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Virus Res. 2009 Feb;139(2):193-208. doi: 10.1016/j.virusres.2008.06.008. Epub 2008 Jul 25.

Frameshifting RNA pseudoknots: structure and mechanism.

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Department of Chemistry, Indiana University, 212 S. Hawthorne Drive, Bloomington, IN 47405-7102, USA.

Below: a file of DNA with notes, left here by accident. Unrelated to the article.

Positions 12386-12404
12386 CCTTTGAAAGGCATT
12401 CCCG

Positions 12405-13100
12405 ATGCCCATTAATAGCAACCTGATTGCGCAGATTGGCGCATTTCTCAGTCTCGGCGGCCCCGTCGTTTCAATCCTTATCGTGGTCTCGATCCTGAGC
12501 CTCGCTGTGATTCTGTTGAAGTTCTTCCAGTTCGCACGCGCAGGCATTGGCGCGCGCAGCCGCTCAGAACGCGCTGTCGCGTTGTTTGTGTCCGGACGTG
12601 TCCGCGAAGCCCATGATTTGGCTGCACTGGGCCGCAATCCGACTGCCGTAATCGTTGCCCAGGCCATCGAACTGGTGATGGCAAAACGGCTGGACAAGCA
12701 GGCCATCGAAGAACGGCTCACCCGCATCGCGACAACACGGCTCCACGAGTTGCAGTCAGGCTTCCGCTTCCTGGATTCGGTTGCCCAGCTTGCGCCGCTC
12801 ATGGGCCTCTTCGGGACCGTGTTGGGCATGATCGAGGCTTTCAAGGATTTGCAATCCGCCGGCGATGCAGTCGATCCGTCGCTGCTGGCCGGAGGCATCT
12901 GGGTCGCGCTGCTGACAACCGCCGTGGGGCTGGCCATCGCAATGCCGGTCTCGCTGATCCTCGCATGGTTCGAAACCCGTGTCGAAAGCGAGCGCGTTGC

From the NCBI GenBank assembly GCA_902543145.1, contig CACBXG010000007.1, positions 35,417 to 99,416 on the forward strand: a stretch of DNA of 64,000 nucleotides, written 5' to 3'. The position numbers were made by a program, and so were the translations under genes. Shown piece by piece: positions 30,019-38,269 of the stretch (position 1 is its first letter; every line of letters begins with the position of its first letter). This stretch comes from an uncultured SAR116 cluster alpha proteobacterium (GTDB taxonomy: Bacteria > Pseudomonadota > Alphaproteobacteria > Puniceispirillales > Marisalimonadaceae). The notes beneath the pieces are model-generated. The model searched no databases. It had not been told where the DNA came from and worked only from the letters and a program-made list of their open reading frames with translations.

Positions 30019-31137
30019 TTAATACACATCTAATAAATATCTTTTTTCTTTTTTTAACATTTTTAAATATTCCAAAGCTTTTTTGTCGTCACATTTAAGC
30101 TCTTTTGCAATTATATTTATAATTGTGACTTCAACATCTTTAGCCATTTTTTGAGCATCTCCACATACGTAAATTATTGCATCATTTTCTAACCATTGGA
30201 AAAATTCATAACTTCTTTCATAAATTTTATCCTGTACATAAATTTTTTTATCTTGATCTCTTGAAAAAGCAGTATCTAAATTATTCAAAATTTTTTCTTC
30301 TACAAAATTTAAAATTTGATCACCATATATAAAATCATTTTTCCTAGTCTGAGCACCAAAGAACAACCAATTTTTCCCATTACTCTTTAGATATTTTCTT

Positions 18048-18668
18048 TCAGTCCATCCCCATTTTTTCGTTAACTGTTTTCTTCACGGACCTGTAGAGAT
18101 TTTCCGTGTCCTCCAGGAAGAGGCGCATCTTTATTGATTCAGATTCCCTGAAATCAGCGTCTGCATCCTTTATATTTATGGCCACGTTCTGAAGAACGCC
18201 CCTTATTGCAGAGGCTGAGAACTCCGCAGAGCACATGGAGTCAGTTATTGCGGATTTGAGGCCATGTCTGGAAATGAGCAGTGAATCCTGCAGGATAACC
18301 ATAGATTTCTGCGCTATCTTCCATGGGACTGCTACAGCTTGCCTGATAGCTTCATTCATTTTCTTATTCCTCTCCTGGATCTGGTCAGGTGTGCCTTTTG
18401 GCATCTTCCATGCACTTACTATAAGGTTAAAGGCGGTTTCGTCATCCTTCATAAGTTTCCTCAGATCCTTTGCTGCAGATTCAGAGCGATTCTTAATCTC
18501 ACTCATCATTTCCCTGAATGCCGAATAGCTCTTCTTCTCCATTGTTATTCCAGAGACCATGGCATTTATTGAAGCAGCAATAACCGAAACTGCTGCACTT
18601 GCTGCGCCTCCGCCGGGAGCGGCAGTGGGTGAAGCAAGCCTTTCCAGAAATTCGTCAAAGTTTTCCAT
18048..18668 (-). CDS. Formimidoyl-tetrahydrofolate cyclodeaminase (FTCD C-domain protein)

Programmed ribosomal frameshifting (PRF) is one of the multiple translational recoding processes that fundamentally alters triplet decoding of the messenger RNA by the elongating ribosome. The ability of the ribosome to change translational reading frames in the -1 direction (-1 PRF) is employed by many positive strand RNA viruses, including economically important plant viruses and many human pathogens, such as retroviruses, e.g., HIV-1, and coronaviruses, e.g., the causative agent of severe acute respiratory syndrome (SARS), in order to properly express their genomes. -1 PRF is programmed by a bipartite signal embedded in the mRNA and includes a heptanucleotide "slip site" over which the paused ribosome "backs up" by one nucleotide, and a downstream stimulatory element, either an RNA pseudoknot or a very stable RNA stem-loop. These two elements are separated by six to eight nucleotides, a distance that places the 5' edge of the downstream stimulatory element in direct contact with the mRNA entry channel of the 30S ribosomal subunit. The precise mechanism by which the downstream RNA stimulates -1 PRF by the translocating ribosome remains unclear. This review summarizes the recent structural and biophysical studies of RNA pseudoknots and places this work in the context of our evolving mechanistic understanding of translation elongation. Support for the hypothesis that the downstream stimulatory element provides a kinetic barrier to the ribosome-mediated unfolding is discussed.

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